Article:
Another part of the discussion that I am troubled by is Pollan’s assertion that food is too cheap and we should be spending a larger portion of our family incomes on food. I’ve heard Pollan say this before, and to a certain extent I agree: recently, when a customer at the Farmers Market told me that my canned dilly beans were too expensive (they were $3.50/pint), I responded that I grow the beans, and I grow the dill and the garlic, and I prepared and processed them myself, so I know how much they’re worth. She bought them, and she convinced another couple to buy a jar, too.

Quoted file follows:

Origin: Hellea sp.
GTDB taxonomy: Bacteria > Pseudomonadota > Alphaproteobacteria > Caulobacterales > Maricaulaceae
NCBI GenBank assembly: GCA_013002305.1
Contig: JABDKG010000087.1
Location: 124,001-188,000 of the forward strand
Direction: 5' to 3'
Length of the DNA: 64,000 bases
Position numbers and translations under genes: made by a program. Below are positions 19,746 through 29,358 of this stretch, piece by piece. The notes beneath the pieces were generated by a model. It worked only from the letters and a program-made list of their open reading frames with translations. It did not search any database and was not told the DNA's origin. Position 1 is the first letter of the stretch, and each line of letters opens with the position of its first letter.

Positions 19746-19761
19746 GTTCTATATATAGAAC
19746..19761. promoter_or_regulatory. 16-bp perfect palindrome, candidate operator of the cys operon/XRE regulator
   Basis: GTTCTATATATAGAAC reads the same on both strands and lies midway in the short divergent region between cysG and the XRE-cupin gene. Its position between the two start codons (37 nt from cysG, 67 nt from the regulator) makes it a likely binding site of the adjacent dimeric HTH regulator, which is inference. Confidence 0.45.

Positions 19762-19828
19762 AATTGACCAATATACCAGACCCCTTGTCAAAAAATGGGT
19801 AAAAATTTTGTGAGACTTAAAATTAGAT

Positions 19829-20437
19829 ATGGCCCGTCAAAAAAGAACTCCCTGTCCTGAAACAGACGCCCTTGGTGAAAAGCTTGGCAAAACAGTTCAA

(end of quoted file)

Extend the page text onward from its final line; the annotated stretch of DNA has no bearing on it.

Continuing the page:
But. And this is huge. While you can say that the cost of food should reflect the full price of its production, shipping, packaging–everything that goes into it, it is a lot more politically tricky to say that food should be more expensive–especially in tough economic times. Foods that are produced and processed locally can reflect that true cost without being outrageously-priced, which I believe is Pollan’s point.
The next “Farmer in Chief” would do better to follow Pollan’s other advice–tearing out a chunk of the South Lawn to grow a White House Victory Garden, and encouraging others to turn their lawns to food production as well, rather than to tell cash-strapped citizens that in addition to emptying their pocketbooks at the pump, they should also be paying more for their organic arugula, er, “rocket.”
Read the full text of Pollan’s “Farmer in Chief” letter here.